The fifth track, the pseudo title-cut “Can’t Wait for Violence” is one of the pinnacles of nü metal’s stylistic contributions to the genre overall. If Big Four thrash metal is normal Jeff Goldblum at the beginning of ‘The Fly’, “Can’t Wait for Violence” is the mutated creature pulling the shotgun to it’s head. The intro in a 10 second off kilter arpeggiation that testament would’ve turned into a 5 minute etude. This is followed by a balls to the wall thrash riff, downtuned played with a sneaking powerful groove instead of the tried and true rudimentary bass-snare. The riffs keep coming and the chorus has a moody AIC quality that manages add dynamics instead of feeling like “oh here come the clean vocals”. It’s just great metal. It’s one of my favorite records of the era, and it holds up in a way a lot of that stuff doesn’t. I had all the nü metal staples by that time, but Nothingface were that band that I was hearing in my 15 year old head, but hadn’t heard yet. You only get a few bands do that to you in your lifetime.

In the Spring of ‘03, they released their 4th album Skeletons. Soon after, I went to see them at the Shelter in Detroit with about 50 or 60 other people. After the show, my posse and I found them on the front steps of St. Andrew’s Hall (historic Detroit club above the Shelter) lamenting another day on the bus. We struck up a conversation with them, as they were clearly despondent about a good many things, but mostly by the lack of attendance at the show. I asked holt how the tour had been so far and he wasn’t exactly thrilled. He then proceeded to drop mad science on me about the industry and its machinations.

“This fucking industry’s rigged man… our label’s a bunch of fucking crooks that refuse to spend any money on promoting our record and then complain when we aren’t selling…They don’t care about exploiting musicians because they know there’s also a hundred other bands that would be willing to take the place of a band they gave a deal to.”

You see could the pain and frustration in his eyes. At the time, I didn’t think too much of it., but it definitely stayed with me. Bill Gaal, their bass player was very talkative and chatted with to us about gear, filling in the pauses of holt’s seething anecdotes. I tried to be optimistic and told Holt we thought the show was one of the best we had seen (and for me it still is). He handled the unwieldy compliment graciously and then tapped me on the arm and said quietly, “Hey man, do you know where I could get some vicodin?” I said no awkwardly and referred him to my friend standing on the other side of the circle.

Skeletons was another underrated record that their label TVT, failed to get behind fully, as the label was dissolving in financial troubles. It was more eclectic, more songy, but also had brutal songs about murdering molesting priests (“Here Come the Butchers”) and calling out their peers and the industry itself (“I Wish I Was a Communist”). But for me the most telling songs and one of Holt’s best vocal performances was the track “Incarnadine” that begins with a pummeling franticness and then lopes between acoustic softness and maniacal pleading with the lyrics “Tonight it all turns black again so you can hide inside your fucking mind and cry because you’re still alive”.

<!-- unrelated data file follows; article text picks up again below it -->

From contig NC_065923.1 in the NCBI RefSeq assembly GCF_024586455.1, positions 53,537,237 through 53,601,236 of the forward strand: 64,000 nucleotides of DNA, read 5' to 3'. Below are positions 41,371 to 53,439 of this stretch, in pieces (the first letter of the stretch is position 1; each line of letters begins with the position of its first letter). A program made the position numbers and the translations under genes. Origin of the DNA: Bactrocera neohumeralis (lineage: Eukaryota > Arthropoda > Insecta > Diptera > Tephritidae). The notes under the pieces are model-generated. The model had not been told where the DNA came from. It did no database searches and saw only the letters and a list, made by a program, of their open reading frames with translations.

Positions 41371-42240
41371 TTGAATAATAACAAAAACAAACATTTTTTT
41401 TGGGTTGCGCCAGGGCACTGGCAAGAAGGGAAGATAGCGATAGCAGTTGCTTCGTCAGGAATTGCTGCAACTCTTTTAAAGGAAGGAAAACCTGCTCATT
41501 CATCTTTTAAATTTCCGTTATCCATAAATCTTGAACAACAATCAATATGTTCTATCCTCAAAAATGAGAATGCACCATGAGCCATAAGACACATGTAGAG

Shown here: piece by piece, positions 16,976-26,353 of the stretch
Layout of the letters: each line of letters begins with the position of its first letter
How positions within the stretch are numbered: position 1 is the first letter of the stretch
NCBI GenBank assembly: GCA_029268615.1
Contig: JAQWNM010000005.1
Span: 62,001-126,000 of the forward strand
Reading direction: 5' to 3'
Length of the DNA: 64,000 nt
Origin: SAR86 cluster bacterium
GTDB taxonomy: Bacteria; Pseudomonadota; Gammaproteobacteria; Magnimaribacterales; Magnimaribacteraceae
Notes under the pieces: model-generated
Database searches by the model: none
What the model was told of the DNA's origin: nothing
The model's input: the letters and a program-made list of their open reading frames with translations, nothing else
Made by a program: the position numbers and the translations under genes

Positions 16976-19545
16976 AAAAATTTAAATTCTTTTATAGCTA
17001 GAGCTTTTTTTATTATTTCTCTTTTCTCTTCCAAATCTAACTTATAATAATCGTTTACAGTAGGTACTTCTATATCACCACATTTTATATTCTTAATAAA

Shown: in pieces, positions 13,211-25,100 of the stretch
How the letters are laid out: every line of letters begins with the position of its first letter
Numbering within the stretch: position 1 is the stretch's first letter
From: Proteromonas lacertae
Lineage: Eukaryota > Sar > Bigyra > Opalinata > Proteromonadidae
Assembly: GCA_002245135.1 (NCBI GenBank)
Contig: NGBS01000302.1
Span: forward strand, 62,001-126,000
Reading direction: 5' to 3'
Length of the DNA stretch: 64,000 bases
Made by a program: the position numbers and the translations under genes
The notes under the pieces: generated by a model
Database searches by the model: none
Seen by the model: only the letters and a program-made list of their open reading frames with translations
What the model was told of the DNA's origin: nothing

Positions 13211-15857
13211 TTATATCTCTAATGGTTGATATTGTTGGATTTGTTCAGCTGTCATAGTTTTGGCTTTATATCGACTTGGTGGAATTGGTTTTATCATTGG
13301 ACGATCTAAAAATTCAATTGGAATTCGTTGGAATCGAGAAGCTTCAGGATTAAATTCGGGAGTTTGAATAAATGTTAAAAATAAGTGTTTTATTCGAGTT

In the years since Skeletons, Nothingface has been relegated to the delete bin of life next to Mahogany Rush, Dangerous Toys and Stuck Mojo. Bands that enjoyed a modicum of popularity in their time, but never really reached the point where their success was able to sustain itself into a proper career for their constituent musicians. There have been other bands that were in this bin too at one time, but were able to be pardoned because their time served and ability to reinforce the coolness of people who are rediscovering them. Pentagram, Manila Road and Crowbar are some of the latest examples. I believe Nothingface will be one of latter bands in another 10 or so years. Whenever the full on neo-nü metal wave takes hold. Until then, their story and success is pretty much forgotten. Just another mid-tier band, eating around of the edges of an industry that had no patience for their art.

Their story affects me, because I realize that my own band and nearly every band that is covered on this website is living some version of this story. Nothingface did it way bigger. They sold nearly 100,000 copies of Violence, hit #24 on the Billboard heatseekers, played Ozzfest, Tattoo the Earth and tons of tours. They got the kind of exposure that is rarely bestowed upon bands these days. They were lucky, but not lucky enough. That bittersweet failure was the look I saw in Holt’s eyes that afternoon in 2003, but wasn’t able to pinpoint. He was putting everything he had into the thing he loved the most and it just wasn’t enough. The idea of getting to the level that they did in the years where the record industry was doing the most business in it’s history, is a feat in and of itself. The pain of that fall is something I couldn’t imagine. His death compounds that empty feeling for me. He didn’t get enough time to have another career or a family or other passion come to bear fruit. He is yet another fallen soldier in the Humanities Wars that we artistic types have been waging with society since the Renaissance. Painters, sculptors, writers musicians and comedians with the irresistible impulse to create, fighting battle after battle with those who seek to either exploit us or erase us. Matt Holt fought that fight, and helped me and many others learn how to fight it too. I hope death is more peaceful for him and he’s now allowed to say that he’s metal without some jean jacketed asshole or kid with ear-gauges saying “Well, technically…”

-David Peterman

David Peterman plays guitar and sings in Lansing-area progressive death metal band Satyrasis. Their 2015 album …Of the Dead was one of the editor’s top ten albums of that year. Follow Satyrasis on Facebook.